Tangerine Cabbage Salad with Kimchi Miso Dressing

Tangerine Cabbage Salad with Kimchi Miso Dressing

The incredible role our resident bacteria play in our health is becoming more and more illuminated these days. From digestive health, to our immune systems, to our mental health, to our metabolisms, our symbiotic microorganisms are make-or-break actors. The good news is, healthy bacteria can be found in countless delicious fermented foods, from yogurt and sauerkraut, to the miso and kimchi that we will be using today!

In my next couple of posts I will go into some of the amazing research being done into the microbiome, but for now, let’s just enjoy a delicious recipe!

Cabbage Tangerine Salad with Kimchi Miso Dressing

Serves 4-6

Ingredients:

  • 1 TBSP rice vinegar
  • 2 TBSP miso paste
  • 1/2 cup kimchi, drained and finely chopped
  • 4 TBSP extra-virgin olive oil
  • 1/2 smallish cabbage, shredded (approximately 5 cups)
  • 5 tangerines
  • 4 green onions

Combine the vinegar and miso in a large mixing bowl, stir until miso is dissolved. Drain and finely chop the kimchi. Add the kimchi and olive oil to the bowl and mix well.

Finely shred the cabbage, enough to equal about 5 cups. Peel the tangerines, cut the segments in half and pull them apart. Finely slice the green onion.  Add the cabbage, tangerines, and green onion to the bowl and toss well with the dressing.

Recipe adopted from New Season’s Market.

Kimchi

Kimchi! Make sure to get a raw, fermented version. This one was bubbling  when I opened it, a sure sign there is happy bacteria in there! You can also experiment with making your own. Continue reading

Brave New World of Probiotics

Digestive Health Tortilla

I found this little packet of tortillas at the grocery store recently. The words “Digestive Health” will always catch my eye, but what exactly do these words have to do with a white flour tortilla? Well, these tortillas have probiotic cultures in them, specifically, a patented strain called GanedonBC30.

In spite of dearly loving all things probiotic and fermented, I have some reservations about this product! Let’s look into it.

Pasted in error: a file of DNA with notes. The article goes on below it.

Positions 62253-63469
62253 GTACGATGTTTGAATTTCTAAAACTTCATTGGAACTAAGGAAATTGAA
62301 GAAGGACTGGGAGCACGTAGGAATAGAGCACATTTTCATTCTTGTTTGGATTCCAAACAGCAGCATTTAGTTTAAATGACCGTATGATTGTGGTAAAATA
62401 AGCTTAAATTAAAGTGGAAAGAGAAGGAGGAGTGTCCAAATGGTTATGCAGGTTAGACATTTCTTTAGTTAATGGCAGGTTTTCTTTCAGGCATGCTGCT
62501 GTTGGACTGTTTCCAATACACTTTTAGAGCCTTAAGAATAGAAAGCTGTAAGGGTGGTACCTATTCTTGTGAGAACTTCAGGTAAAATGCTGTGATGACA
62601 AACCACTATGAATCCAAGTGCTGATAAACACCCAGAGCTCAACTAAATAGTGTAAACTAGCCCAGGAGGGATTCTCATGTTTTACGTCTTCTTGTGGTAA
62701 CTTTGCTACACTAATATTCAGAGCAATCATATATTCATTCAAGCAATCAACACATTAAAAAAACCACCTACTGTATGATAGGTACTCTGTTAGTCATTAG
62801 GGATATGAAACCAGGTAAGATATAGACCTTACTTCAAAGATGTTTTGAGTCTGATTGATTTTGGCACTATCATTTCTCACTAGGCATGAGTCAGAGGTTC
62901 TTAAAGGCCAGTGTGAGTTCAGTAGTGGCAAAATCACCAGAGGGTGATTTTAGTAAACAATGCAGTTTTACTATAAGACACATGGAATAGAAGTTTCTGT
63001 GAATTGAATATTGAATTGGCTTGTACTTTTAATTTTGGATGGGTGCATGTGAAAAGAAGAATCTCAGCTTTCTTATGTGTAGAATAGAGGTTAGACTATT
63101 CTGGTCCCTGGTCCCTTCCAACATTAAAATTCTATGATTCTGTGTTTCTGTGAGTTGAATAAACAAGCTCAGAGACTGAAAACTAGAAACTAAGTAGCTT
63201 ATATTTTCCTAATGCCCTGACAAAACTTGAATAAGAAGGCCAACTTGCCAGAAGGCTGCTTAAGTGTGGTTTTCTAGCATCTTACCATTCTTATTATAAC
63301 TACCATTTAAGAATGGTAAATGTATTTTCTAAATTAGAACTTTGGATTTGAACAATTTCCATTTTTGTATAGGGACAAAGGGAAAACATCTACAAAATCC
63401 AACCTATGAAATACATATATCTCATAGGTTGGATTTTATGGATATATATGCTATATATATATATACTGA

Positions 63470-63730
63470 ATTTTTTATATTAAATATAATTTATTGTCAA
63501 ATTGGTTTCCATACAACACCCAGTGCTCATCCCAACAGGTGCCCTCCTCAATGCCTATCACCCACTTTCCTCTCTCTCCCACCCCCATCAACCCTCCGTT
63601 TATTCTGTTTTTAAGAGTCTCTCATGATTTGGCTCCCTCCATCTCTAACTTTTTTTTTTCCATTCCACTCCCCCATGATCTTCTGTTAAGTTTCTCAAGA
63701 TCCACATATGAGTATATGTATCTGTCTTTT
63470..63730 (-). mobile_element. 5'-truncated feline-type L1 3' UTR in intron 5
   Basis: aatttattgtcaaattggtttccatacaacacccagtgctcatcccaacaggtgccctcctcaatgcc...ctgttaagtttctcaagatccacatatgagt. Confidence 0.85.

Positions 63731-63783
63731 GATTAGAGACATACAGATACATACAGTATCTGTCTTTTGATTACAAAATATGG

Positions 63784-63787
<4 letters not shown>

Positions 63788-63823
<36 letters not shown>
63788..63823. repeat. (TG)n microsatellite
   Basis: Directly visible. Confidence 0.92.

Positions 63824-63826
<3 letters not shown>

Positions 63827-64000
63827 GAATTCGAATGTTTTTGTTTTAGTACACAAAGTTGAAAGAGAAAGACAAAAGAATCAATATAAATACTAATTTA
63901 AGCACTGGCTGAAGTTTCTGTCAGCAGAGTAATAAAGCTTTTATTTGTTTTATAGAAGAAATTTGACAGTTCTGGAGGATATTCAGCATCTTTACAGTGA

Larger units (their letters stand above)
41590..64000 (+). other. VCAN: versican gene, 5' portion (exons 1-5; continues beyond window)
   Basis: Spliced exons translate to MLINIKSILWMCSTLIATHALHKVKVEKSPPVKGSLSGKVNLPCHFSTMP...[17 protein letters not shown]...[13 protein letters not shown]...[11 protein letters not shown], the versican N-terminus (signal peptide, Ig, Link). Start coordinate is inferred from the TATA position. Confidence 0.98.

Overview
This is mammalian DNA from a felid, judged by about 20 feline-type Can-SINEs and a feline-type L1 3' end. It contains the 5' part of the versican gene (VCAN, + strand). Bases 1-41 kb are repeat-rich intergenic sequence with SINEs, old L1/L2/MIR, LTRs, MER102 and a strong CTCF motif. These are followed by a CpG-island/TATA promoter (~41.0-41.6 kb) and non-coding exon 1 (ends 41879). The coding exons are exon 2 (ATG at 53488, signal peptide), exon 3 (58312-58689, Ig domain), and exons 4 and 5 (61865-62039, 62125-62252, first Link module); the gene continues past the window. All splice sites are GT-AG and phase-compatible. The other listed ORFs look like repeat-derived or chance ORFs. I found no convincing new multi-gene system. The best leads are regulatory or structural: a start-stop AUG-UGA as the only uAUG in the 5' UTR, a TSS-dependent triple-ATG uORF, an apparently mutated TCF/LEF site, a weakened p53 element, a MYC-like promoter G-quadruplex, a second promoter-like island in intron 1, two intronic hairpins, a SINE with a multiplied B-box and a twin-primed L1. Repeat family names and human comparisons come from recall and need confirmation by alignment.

First of all, these tortillas call to mind one of Michael Pollan’s central guidelines to healthy eating: “Avoid food products that make health claims”. As he explains in his book In Defense of Food, a product that has a health claim must first have packaging to put the claim on, and that fact alone means it is more likely to be a highly processed food product than a whole food. In addition, marketing claims typically originate from the strength and influence of the marketing departments of big food companies, rather than being based on reality… thus explaining how the FDA and organizations such as The American Heart Association have allowed their stamp of approval on foods such as Lucky Charms and Cocoa Puffs.

Sure enough, this product is highly processed, truly a “food product” rather than an actual food. Let’s take a look at the ingredients:

Enriched Bleached Flour (Flour, Niacin, Reduced Iron, Thiamine Mononitrate, Riboflavin, Folic Acid), Water, Vegetable Shortening (Interesterified and Hydrogenated Soybean Oils), contains 2% or less of: Salt, Sugar, Baking Soda, Sodium Acid Pyrophosphate, Distilled Monoglycerides, Enzymes, Cellulose Gum, Guar Gum, Fumaric Acid, Maltodextrin, Bacillus coagulans GBI-30 6086, Calcium Propionate and Sorbic Acid (to maintain freshness)

Bleached white flour, preservatives, thickeners, distilled monoglycerides? I think our guts would be better off without the probiotic, if this is its vehicle. Ironically, wheat flour, preservatives, and thickeners such as guar gum have been shown to negatively interfere with our gut health and gut microbes. (This will be subject of a future blog post.)

In addition, although these tortillas proudly advertise that they have “0 grams of TRANS FAT PER SERVING”, one of the very first ingredients is “interesterified and hydrogenated soybean oils”, which is the new replacement for partially hydrogenated oil (trans fat), and is likely just as bad as, if not worse, than its precursor. (Check out my previous post about this topic.)